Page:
Why dealers need to restructure how their sales staff operates – September 4, 2006

After preaching a particular structured sales process for 35 years, I’ve dramatically altered my strategy.
A call center, which I established in St. Croix in 2003 and services a limited number of dealers, has made a number of things clear:

  • Customers are not being handled like dealers believe they’re being handled, at least by the consumer’s viewpoint;
  • A higher percentage of buyers really do want to buy, more than we have assumed;
  • The shopper, with more resources at their disposal, is more informed and prepared than in the past;
  • We have to change the way we structure the showroom in order to make sales to these more prepared and informed customers.
    The market is bigger than ever, and the market is tougher than ever. That is good news for the dealership that is prepared to operate in the current marketplace. Before we try to overthink a solution, it is imperative to never lose track of the basic sales premises, which are:

  • Every customer should be promptly greeted and made to feel welcome;
  • The customer’s interests are to be determined and an appropriate presentation is to be made;
  • We will ask the customer to buy;
  • Management assistance will be readily available to explain financing and incentive programs, value potential trade-ins and provide any other assistance the customer or salesperson requires.
    These premises are so basic, yet what percentage of time does this happen in your dealership? Why is it that we can obtain 100 percent compliance in other departments, but not in the sales department? The answer is the startling revelation that drives the need to change the way we structure the sales department.
    The answer: we expect the impossible.
    We expect the salesman to do the basic premises and then make the sale. What really happens is the salesman figures out the consumer isn’t interested in buying a bike that day and gives up, meaning we lose the chance to turn the shopper into a good prospect. To get a sale, now or in the future, there’s a ritual that the salesman has to go through. There’s a certain process that has to happen. Namely, the basic premises.
    If we know the customer is likely to have obtained a price online and is subject to make an issue of price, we have to be in a position to deal with the price issue at a time, place and manner of our choosing. You have to train the sales people to provide a price range and move on to the No. 1 and 2 basic premises.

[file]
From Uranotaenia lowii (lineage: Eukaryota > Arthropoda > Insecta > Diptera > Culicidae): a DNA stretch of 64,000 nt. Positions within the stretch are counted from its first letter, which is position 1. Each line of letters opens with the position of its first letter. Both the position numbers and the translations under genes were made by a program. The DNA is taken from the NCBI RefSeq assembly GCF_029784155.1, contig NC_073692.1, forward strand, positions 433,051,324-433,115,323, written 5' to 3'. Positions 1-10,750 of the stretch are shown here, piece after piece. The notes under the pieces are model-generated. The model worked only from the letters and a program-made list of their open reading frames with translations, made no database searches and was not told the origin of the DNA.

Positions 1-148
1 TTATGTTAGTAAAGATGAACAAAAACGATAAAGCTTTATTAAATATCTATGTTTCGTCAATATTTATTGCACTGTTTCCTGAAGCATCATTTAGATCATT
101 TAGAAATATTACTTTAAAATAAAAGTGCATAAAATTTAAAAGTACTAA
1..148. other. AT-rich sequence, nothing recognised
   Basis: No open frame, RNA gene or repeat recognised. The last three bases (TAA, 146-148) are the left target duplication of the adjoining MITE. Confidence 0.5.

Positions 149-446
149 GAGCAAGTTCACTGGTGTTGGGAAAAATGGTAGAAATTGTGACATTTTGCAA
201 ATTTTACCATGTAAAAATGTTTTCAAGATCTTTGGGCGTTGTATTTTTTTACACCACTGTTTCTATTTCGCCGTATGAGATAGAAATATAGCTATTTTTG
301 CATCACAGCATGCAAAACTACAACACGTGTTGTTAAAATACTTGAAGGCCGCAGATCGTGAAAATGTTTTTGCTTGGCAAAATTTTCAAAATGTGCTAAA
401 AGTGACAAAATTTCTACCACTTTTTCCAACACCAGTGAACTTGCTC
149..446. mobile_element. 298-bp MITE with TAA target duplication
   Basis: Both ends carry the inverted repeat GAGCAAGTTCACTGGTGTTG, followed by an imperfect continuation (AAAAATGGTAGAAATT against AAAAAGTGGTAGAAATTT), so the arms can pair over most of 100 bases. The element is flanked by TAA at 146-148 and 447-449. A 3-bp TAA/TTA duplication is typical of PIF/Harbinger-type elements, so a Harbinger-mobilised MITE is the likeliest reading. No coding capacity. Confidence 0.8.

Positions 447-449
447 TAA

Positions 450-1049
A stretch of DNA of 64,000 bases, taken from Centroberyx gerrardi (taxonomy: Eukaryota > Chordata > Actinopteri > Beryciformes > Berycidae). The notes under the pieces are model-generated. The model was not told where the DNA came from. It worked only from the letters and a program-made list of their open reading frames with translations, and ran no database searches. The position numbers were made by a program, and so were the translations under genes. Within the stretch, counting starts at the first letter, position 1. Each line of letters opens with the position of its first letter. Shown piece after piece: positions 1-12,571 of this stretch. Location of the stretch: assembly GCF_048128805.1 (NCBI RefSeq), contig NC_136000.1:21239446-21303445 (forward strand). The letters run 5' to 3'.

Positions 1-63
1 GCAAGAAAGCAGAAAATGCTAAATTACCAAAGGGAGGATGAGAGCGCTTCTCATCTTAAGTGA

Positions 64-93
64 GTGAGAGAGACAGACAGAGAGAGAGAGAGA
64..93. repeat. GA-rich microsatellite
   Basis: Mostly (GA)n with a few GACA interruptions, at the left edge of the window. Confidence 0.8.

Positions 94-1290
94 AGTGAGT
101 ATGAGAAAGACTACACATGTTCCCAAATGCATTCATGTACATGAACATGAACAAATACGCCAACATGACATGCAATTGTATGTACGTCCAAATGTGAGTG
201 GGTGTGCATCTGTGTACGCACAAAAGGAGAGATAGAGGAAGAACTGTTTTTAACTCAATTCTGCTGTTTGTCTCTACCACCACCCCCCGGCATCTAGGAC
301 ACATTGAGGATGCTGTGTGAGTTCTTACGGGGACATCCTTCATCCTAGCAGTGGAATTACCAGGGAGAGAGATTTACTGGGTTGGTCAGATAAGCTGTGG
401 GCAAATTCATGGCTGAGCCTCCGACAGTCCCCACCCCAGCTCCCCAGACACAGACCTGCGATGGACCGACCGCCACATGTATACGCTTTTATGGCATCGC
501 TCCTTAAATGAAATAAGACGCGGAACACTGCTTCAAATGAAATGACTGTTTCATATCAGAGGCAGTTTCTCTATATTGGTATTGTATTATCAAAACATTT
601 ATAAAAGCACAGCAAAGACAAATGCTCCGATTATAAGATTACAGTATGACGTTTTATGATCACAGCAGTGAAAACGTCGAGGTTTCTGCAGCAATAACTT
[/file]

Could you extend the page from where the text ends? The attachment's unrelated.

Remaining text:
Every customer entering the showroom wants a price quote or a brochure. The salesperson’s job, after dealing with premises No. 1 and No. 2, is to do just that. Get the customer a price quote or brochure and then turn them over to the team leader or sales manager. We know that most customers did not come in with the intention of buying that day. If the salesperson’s job is not to sell a bike on that particular day, he/she is not distracted by objections and delivers on premise No. 1 and 2.
    When the first two basic premises are provided, the team leader is in a much better position to provide basic premises No. 3 and 4.
    The resources available today make the process easier, but there is no less need for strong sales management. There is no technology on earth that will take the place of a strong, well-prepared sales manager. Automated traffic logs and call centers can only facilitate the process and provide information. To make the most of the available resources, the sales manager has to receive ongoing training twice a year.
    There is still much to learn:

  • New specific training required for salespeople and team leaders;
  • Objections and problems encountered at all stages of the process;
  • Getting a daytime contact number 100 percent of the time;
  • Assumptive closing and making the new process work for us;
  • Controlling the negotiations;
  • Taking in more trade-ins;
  • Converting follow-up information into sales.
    We have created a situation on the showroom where a high level of confidence and ability is expected of entry-level people. The inevitable frustration brings about a high level of turnover, making it much harder on the customer and sales manager.
    Cheers, Ed.
    Ed Lemco has been involved with the powersports industry for more than 30 years. Lemco, the former owner of Lemco Management Group, is the founder and executive director of the National Council of Motorcycle Dealer Associations. He can be reached at edlemco@aol.com.

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